Did anyone have a strong Toronto industrial real estate market on their 2023 Bingo card?
Indeed, the industrial real estate sector in North America’s fourth-largest city has been an impressive development, defined by its robust growth and performance. Despite rising interest rates, the industrial sphere has been driven by expanding economic conditions, favourable market conditions, and growing demand. Suffice it to say Toronto has positioned itself as a strong and resilient hub for industrial real estate investments, be it large or small.
It can be easy to dismiss the strength of the Toronto industrial real estate industry. But take a gander at some of these statistics:
- Vacancy rates remain below one per cent.
- Availability rates were just two per cent in the first quarter of 2023.
- Large transactions persist in the Greater Toronto Area. To put it into perspective, a company recently purchased a large tract of land worth $70 million.
- Shortages exist in immense industrial units (5,000 to 20,000 square feet) for both lease and sale.
- Demand has outpaced supply.
Looking ahead, industry experts believe that the pandemic-era shift from manufacturing to warehousing and distribution will continue to be the primary usage of industrial space.
But why is the GTA enjoying this exceptional growth while other Canadian commercial real estate market locations are not emulating the nation’s largest city?
Toronto Industrial Real Estate: A Primer
Toronto possesses many vital qualities: a strong economy, diverse industries, and strategic locations. The real estate market – residential and commercial – is well-regulated, while the political climate is stable. This explains why there has been such an increase in investment from domestic and international investors.
This is indeed the norm and explains why developers are actively constructing new industrial properties and repurposing existing buildings to meet demand and continue to attract investors.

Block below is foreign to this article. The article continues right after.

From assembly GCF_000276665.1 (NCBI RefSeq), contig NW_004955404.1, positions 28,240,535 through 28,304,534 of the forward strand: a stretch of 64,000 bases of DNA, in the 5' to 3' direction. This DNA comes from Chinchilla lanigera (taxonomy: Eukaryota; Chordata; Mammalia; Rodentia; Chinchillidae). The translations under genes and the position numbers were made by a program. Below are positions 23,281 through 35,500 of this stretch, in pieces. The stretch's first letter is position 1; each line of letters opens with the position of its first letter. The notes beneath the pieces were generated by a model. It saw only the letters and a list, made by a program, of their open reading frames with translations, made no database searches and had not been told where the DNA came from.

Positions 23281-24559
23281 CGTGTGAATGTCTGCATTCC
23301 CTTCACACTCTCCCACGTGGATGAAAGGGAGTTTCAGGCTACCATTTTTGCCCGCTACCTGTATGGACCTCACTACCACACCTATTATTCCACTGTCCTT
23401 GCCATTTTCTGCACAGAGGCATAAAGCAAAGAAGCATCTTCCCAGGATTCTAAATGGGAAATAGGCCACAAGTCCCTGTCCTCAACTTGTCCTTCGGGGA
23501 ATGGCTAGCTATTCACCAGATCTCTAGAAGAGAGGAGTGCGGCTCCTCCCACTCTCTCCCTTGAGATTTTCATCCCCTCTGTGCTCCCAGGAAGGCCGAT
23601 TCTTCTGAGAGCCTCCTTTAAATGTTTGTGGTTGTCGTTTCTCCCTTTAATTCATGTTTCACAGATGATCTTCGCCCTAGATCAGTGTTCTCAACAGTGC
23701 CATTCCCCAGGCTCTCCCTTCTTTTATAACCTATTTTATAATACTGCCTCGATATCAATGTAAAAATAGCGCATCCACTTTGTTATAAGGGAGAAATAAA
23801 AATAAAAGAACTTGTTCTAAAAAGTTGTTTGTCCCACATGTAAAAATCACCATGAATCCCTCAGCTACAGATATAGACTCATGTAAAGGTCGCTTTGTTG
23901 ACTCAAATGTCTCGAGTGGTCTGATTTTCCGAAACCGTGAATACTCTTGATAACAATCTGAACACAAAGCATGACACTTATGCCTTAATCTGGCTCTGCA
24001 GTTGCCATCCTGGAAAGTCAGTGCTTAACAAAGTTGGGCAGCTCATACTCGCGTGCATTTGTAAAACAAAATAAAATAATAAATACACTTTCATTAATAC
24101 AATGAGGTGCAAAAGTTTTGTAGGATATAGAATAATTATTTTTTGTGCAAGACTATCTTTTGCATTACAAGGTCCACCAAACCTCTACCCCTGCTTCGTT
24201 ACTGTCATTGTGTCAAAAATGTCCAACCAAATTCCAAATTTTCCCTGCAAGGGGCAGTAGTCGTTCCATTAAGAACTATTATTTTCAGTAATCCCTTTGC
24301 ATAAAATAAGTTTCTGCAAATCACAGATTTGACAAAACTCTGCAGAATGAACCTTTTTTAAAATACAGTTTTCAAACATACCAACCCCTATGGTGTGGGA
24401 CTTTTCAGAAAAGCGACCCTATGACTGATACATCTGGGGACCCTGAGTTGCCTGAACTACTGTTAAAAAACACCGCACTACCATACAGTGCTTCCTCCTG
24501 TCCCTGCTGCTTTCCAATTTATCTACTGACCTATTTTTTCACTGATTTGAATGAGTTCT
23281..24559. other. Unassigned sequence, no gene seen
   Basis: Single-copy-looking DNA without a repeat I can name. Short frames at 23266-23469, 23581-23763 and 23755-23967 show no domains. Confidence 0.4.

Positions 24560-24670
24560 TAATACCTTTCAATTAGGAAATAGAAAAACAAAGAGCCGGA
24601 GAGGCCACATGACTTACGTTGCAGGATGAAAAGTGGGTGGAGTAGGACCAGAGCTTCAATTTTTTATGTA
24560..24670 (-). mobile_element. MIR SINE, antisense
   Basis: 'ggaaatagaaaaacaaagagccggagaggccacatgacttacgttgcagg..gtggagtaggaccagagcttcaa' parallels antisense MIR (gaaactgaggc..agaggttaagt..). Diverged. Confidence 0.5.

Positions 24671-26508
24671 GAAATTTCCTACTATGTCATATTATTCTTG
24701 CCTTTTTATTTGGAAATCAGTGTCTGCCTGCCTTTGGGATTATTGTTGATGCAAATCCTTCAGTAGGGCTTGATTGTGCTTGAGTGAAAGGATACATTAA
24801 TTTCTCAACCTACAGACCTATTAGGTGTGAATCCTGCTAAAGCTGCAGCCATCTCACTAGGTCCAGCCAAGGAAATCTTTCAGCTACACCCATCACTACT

As previously mentioned, there has been an increase in demand for distribution and warehousing space. During the meteoric ascent of e-commerce and the growth of online retail, companies have been searching for facilities to keep up with their logistics and warehousing activities. To meet their customers’ demands consistently, businesses desire efficient and convenient industrial spaces to support operations and cater to consumers’ constantly changing preferences. This is where Toronto thrives: close proximity to a consumer base, tremendous transportation network, and excellent fundamentals.
The most surprising development in the Toronto industrial real estate market has been in retail. Well, somewhat.
After beleaguered retail giant Bed Bath and Beyond announced that it would liquidate and shut down its stores, Canadian Tire immediately scooped up these locations and acquired nearly 250,000 square feet in three provinces: British Columbia, Alberta, and Ontario. Winners also picked up two leases.
A similar trend occurred at shopping centres in the GTA, such as the Hillcrest Mall, the Markham Town Centre, and the Pickering Town Centre. When Nordstrum departed from the Canadian marketplace, many experts were concerned that this would leave a significant dent in Canada’s retail sector.
Not quite, as a chorus of department stores, especially Hudson’s Bay Company stepped in and filled these vacated retail spaces.
Office Real Estate in Toronto
Of course, concerns still surround the state of the office asset class in 2023 and heading into 2024.
A new report from commercial real estate intelligence provider Altus Group highlighted that office investment transactions declined by $1.4 billion to $500 million in the first quarter of 2023. The report noted, however, that there was a scarcity of so-called blockbuster office traders, although there was a $100 million acquisition of the former General Motors office in Oshawa, which is situated just outside of Toronto.
“Uncertainty around the office asset class persisted, but with multiple significant office transactions this year, investors continue to show optimism for this asset class as people slowly start heading back into the office,” the report stated.
“The pause in market activity in the latter half of 2022 continued into 2023, with a bid-ask price gap between sellers and buyers. The closing of some transactions saw challenges where the investors frequently had to renegotiate with lenders – both when the deal was initiated and then at the closing date. To help get the deal over the finish line, purchasers had to bridge the gap with higher interest rates.”
Optimism or Fear in Toronto Commercial Real Estate?
That said, looking ahead, some reports suggest that the outcome of the 2023 mayoral election might turn out to be a boon for commercial real estate in Toronto. There could be more certainty, direction, and opportunity in this corner of the market, especially if commercial real estate can also help address critical housing issues by inking public-private partnerships to increase supply in both real estate realms.